Ahrntal Graukäse (Ahrntal Valley grey cheese) is a member of the acid curd cheese family. These cheeses are made by coagulating curdled milk without the addition of rennet and have been widespread in the Tyrolean Alps for as long as anyone can remember. The cheese’s characteristics alone bear witness to its ancient origins long before the emergence of cheese dairy technologies. Graukäse occupied an important place on the sparse list of means of subsistence available in the economically lean environment of the mountain people.
And Graukäse really is lean – perhaps even the leanest of all cheeses. So lean, that the fat content in the dry mass does not exceed 2%. The reason for this distinctive feature lies in its type and composition. The base product for making grey cheese is what is left of the milk after butter is churned.
In South Tyrol Graukäse is particularly widespread in the Ahrntal Valley and the two smaller valleys that branch off it, Mühlwald and Weissenbach.
Graukäse: renaissance in top-level South Tyrolean gastronomy
Where once the cheese made from sour skimmed milk was considered to be “poor people’s food”, these days it is enjoying a renaissance in top-level gastronomy. Slowfood even conferred a “Presidio” upon it, the highest possible distinction.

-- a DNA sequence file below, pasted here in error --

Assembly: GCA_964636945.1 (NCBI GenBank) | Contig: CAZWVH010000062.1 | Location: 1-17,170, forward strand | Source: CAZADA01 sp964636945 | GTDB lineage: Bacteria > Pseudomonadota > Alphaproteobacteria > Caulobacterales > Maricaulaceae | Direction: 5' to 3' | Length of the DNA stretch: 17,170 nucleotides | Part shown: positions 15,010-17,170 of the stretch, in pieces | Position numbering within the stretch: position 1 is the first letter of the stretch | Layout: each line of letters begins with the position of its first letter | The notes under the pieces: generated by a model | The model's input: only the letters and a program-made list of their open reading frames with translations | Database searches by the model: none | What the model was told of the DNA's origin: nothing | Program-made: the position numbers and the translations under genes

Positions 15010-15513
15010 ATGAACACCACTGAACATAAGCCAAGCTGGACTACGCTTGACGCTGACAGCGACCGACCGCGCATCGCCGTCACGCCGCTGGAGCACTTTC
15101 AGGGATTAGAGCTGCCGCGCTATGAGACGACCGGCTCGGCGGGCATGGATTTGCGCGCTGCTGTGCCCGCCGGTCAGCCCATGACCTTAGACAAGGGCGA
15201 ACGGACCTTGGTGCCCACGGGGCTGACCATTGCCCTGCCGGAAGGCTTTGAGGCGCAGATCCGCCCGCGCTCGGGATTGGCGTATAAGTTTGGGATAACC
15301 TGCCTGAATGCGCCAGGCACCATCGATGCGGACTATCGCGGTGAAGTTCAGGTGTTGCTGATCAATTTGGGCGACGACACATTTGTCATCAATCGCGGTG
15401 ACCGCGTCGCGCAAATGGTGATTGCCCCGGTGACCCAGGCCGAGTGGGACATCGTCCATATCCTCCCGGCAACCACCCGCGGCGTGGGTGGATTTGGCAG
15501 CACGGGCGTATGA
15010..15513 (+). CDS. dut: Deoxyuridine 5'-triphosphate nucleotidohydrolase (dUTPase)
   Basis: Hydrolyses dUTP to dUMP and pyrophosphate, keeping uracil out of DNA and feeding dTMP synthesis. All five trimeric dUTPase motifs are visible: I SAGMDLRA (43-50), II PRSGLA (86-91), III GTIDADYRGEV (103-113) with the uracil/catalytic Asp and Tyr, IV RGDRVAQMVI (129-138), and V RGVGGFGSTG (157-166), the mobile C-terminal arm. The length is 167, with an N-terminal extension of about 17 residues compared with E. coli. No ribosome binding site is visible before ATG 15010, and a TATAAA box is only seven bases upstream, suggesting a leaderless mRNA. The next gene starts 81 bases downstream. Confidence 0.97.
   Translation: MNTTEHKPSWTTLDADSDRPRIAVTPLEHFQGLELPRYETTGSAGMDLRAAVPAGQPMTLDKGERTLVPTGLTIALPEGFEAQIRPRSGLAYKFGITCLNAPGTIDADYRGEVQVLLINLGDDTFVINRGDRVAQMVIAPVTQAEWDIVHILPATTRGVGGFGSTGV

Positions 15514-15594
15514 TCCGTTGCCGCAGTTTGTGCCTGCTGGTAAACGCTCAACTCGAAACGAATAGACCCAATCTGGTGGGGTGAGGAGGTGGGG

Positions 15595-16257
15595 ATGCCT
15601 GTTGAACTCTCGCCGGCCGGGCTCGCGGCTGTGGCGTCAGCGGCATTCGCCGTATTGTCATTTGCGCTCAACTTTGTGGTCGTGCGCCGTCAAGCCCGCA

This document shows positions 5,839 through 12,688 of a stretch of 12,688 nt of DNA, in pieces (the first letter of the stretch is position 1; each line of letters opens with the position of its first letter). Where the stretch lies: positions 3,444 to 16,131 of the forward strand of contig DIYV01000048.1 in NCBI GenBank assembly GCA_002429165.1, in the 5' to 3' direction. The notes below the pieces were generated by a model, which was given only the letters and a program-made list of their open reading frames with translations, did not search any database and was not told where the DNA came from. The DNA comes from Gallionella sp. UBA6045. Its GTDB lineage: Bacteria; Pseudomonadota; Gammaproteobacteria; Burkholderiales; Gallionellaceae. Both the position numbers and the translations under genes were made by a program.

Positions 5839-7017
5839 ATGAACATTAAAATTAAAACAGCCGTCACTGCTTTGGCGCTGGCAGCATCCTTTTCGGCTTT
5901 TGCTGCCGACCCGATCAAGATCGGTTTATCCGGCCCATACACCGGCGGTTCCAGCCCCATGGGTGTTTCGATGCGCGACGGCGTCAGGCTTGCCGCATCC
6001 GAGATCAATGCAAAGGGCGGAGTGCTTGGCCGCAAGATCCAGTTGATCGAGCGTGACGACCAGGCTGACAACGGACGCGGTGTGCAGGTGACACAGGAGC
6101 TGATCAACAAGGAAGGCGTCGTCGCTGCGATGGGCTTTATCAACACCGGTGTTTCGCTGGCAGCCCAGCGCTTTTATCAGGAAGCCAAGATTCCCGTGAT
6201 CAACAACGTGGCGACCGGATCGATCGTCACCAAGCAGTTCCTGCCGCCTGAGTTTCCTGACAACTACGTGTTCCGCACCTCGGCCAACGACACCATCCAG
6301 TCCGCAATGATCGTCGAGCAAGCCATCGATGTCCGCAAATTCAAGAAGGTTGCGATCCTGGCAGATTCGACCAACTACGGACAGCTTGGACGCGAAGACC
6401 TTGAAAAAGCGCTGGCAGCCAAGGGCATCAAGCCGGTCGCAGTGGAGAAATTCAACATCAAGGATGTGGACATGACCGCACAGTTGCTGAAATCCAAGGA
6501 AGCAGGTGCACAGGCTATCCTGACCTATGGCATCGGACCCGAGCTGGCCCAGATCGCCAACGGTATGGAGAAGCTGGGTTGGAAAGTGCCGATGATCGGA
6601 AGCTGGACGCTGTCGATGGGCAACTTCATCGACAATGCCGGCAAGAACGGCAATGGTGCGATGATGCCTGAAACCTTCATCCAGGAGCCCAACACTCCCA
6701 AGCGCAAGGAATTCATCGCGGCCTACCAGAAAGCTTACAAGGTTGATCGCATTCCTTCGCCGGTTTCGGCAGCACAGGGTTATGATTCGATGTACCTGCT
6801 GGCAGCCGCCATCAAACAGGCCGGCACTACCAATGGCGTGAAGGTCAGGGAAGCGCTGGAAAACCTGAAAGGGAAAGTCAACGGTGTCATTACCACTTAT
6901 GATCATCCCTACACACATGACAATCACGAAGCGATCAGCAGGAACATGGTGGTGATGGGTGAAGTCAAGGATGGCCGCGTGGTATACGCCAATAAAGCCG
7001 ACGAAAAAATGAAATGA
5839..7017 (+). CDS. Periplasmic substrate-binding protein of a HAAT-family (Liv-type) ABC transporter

Over recent decades a positive invasion of farm and mountain dairy cheeses has practically driven out Graukäse. It is only still produced for home consumption on individual mountain farms or in just a few cooperative alpine dairies. The Ahrntal Graukäse Development Project aims to publicise and circulate the original production methods again. Events such as the “Ahrntal GrauKäse Days” and the “Autumn of Mountains and Cheese” aim to raise well-deserved awareness of this unique product.
After all of the cream has been skimmed off, the milk sits for up to two days in containers and during this period the natural sour milk curdling process begins. Next, the mass is carefully and slowly heated up and once the whey has separated out, the curds are broken up by hand. After this, they are seasoned with salt and if desired a little pepper. The process is rounded off by putting the curds in moulds. The cheese takes between two and three weeks to mature. However, some producers leave their Graukäse to mature “cold” for up to twelve more weeks.
The progressive maturation allows natural grey and blue mould to grow. It has no rind, a marbled body with a graduated light, chalky-white centre, which may become yellowy and sometimes waxy. Its aroma is pervasive due to the acidic and fermentative components. A bitter taste dominates the flavour, which becomes ever more striking as the cheese becomes increasingly mature. This depends on how much whey the cheesemaker leaves in the mass at the time that the curds are placed in the mould.